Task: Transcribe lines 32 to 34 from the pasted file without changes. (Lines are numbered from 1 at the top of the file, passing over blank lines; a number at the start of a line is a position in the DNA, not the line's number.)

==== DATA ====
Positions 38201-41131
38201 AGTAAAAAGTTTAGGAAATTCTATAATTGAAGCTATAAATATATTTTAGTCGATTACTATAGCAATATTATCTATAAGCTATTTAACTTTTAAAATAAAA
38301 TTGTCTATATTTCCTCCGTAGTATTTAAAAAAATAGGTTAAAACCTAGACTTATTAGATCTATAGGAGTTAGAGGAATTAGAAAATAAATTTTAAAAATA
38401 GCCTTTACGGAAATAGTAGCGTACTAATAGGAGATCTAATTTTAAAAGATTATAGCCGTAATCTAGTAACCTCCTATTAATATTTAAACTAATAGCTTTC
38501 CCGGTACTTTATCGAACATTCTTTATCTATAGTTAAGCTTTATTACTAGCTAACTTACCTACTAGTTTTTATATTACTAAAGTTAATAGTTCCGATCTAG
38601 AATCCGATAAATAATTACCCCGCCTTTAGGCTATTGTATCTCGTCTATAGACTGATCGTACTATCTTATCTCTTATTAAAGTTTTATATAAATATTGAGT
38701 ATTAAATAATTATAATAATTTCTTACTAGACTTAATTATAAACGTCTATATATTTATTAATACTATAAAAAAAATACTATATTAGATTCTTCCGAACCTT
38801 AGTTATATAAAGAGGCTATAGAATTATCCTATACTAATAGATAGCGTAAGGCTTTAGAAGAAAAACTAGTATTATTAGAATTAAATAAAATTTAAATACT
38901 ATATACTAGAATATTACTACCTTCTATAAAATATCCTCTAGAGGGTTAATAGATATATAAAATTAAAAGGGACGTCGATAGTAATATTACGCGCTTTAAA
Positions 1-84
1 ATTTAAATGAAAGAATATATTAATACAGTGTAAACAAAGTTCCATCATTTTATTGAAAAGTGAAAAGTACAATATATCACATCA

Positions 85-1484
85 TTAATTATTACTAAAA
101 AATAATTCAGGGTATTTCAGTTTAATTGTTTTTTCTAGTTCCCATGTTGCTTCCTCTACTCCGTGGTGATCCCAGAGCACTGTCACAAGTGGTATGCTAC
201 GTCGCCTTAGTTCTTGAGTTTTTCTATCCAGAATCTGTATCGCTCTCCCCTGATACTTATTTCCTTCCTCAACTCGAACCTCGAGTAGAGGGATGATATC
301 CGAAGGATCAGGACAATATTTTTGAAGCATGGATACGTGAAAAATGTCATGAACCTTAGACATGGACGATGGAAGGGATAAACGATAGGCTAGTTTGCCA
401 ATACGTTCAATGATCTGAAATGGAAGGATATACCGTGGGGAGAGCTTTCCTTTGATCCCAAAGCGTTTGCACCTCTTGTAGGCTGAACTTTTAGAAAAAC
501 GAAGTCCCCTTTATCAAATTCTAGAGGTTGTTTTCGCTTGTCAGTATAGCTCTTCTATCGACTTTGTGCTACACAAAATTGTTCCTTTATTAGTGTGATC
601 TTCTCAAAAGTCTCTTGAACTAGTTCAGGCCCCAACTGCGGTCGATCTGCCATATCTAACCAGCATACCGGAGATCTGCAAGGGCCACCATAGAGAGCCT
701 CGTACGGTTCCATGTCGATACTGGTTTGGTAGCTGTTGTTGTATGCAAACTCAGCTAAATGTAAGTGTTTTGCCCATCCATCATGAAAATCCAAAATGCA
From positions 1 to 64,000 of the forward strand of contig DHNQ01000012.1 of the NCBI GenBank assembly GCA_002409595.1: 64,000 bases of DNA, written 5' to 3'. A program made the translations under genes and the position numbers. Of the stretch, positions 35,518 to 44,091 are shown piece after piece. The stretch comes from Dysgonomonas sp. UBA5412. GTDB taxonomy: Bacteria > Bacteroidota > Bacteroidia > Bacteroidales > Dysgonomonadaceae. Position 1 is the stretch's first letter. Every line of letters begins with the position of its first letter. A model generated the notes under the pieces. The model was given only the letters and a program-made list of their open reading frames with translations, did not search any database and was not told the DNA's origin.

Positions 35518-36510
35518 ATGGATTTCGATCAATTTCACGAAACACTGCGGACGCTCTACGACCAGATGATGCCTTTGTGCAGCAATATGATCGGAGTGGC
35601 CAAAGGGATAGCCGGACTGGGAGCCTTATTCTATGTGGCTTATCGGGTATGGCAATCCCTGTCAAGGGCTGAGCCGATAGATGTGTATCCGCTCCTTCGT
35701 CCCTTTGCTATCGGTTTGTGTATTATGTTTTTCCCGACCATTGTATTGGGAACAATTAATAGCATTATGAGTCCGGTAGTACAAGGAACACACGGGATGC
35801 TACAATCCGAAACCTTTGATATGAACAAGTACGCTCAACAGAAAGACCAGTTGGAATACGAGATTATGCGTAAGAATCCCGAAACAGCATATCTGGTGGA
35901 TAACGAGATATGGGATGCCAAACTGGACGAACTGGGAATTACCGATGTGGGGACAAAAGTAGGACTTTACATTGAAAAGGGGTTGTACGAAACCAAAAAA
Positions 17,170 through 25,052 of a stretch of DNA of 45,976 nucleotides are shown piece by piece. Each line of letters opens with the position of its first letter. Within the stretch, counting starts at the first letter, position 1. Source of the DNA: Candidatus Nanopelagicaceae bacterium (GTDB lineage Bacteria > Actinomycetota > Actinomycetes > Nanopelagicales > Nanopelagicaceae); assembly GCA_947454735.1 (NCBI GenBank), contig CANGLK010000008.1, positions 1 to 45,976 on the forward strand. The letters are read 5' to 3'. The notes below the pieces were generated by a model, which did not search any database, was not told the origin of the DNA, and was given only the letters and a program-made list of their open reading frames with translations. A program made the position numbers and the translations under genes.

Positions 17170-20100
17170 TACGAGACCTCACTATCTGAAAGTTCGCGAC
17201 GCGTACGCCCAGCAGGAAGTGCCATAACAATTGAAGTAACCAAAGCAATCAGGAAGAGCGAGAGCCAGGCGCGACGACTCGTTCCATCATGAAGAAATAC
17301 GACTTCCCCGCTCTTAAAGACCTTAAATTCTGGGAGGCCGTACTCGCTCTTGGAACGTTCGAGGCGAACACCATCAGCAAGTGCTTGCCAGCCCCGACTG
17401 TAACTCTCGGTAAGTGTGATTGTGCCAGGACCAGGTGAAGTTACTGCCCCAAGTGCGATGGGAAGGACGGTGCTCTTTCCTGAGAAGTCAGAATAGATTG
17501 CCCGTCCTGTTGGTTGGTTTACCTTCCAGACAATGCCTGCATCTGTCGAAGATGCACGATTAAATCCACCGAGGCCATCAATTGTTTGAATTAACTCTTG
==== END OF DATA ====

17301 GACTTCCCCGCTCTTAAAGACCTTAAATTCTGGGAGGCCGTACTCGCTCTTGGAACGTTCGAGGCGAACACCATCAGCAAGTGCTTGCCAGCCCCGACTG
17401 TAACTCTCGGTAAGTGTGATTGTGCCAGGACCAGGTGAAGTTACTGCCCCAAGTGCGATGGGAAGGACGGTGCTCTTTCCTGAGAAGTCAGAATAGATTG
17501 CCCGTCCTGTTGGTTGGTTTACCTTCCAGACAATGCCTGCATCTGTCGAAGATGCACGATTAAATCCACCGAGGCCATCAATTGTTTGAATTAACTCTTG